Tardigrades are a little-studied phylum of animals whose phylogenetic position makes them an ideal group for studies of how development evolves. The tardigrades are members of a clade that includes two of the most well-understood metazoan model organisms, Drosophila and C. elegans. They also share some of the key features of Drosophila or C. elegans that are useful to developmental biologists, including segment-like repeating body units and limbs, a small and reportedly constant cell number, and optically clear embryos. Despite this, very little is known about their development. The three most informative studies of tardigrade development were published before 1930, and there exists almost no developmental data from live embryos. For example, there is no fate map, nor even a rudimentary cell lineage. The Goldstein lab has begun to study tardigrade embryonic development. The goal is to test hypotheses regarding how cell lineage and cell fate specification have evolved, while providing the basic information required to make tardigrades a model system for studying evolution of development. Four-dimensional microscopy is being used to trace cell lineages and generate a fate map. Methods used for laser-ablation of individual cells in C. elegans are being extended to tardigrades to identify cell interactions that play roles in specifying cell fates. The long-term goal of this work is to contribute toward understanding how the developmental programs elucidated in model organisms have evolved to produce the morphological diversity found in nature.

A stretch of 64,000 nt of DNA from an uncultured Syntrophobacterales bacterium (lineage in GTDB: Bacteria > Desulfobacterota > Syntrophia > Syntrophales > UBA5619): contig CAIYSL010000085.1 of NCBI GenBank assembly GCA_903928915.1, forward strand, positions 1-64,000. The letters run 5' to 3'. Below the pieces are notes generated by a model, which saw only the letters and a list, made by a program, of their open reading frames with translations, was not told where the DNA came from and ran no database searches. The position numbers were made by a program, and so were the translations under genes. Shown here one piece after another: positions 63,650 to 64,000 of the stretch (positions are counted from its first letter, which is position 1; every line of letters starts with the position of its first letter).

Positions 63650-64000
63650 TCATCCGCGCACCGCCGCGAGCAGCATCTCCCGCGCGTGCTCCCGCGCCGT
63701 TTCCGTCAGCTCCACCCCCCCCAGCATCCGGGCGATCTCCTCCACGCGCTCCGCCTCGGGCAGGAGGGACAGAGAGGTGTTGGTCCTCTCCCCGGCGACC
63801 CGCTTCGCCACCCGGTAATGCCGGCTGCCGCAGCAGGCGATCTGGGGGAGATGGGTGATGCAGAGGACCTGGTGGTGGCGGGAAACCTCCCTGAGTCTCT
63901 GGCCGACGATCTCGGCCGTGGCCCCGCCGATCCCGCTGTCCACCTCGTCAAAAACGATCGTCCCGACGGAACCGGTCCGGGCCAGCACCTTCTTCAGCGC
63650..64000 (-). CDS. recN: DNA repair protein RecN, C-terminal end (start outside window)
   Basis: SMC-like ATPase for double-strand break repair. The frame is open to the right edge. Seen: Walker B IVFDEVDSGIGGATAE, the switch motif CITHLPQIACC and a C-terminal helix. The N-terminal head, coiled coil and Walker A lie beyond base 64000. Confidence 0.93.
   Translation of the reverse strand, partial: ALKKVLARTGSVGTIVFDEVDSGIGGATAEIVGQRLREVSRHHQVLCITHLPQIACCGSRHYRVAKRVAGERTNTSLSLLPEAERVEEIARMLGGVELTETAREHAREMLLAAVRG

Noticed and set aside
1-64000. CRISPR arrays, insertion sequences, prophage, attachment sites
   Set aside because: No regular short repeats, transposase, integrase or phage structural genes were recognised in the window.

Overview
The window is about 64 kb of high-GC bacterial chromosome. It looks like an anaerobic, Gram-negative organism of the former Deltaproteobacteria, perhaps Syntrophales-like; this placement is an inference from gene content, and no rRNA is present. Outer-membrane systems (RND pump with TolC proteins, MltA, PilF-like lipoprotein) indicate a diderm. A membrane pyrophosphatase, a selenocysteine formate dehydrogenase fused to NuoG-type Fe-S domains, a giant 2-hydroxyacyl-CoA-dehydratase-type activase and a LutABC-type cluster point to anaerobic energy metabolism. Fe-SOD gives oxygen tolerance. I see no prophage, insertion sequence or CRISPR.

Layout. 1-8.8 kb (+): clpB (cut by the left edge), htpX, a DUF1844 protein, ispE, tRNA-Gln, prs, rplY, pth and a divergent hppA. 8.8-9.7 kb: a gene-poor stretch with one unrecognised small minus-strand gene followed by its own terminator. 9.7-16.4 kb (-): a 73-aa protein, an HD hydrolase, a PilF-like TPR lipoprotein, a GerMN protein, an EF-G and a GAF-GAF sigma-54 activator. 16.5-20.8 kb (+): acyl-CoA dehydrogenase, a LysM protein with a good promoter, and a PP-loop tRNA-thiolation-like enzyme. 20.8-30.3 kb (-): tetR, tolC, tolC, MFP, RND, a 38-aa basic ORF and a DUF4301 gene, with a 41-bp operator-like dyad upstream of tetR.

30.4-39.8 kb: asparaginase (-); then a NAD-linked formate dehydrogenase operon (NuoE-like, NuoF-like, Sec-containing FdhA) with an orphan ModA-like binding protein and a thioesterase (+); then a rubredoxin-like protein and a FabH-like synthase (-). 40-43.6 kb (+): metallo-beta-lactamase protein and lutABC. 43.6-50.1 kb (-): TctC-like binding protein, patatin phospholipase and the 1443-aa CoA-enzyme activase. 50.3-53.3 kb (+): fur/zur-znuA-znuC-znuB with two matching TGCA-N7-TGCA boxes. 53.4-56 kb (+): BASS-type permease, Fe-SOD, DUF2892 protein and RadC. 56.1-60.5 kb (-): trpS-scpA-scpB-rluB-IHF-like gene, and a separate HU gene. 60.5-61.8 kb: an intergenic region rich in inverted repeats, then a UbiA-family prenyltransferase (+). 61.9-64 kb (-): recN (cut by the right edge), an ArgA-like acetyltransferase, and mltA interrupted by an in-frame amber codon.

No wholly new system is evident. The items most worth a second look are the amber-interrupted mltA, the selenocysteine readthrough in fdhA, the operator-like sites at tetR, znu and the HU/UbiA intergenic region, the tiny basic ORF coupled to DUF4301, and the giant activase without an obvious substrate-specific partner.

Broader impacts resulting from the proposed activity (1) Discovery, understanding, teaching, training, learning: This research project will include training undergraduate students in scientific research, and each undergraduate student will attend an annual conference to present their findings. (2) Underrepresented groups: The principal investigator is a faculty mentor in UNC Chapel Hill's Research Education Support Program, which supports students from underrepresented minority groups to gain research experiences and to enroll in Ph.D. programs. (3) Research and education infrastructure: Live-embryo microscopy methods will be openly shared with other labs upon request. (4) Broad dissemination: As well as publishing results in scientific journals, a web page of films of tardigrade development will be constructed, similar to the Goldstein lab's widely-used C. elegans movies web page, for use as a freely-available educational material by others. (5) Benefits to society: This work will contribute to both the research and education missions of American universities, and any results of broad interest will also be disseminated at publication time through UNC Chapel Hill's news service.

National Science Foundation (NSF)
Division of Integrative Organismal Systems (IOS)
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Chris T. Amemiya
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University of North Carolina Chapel Hill
Chapel Hill
United States
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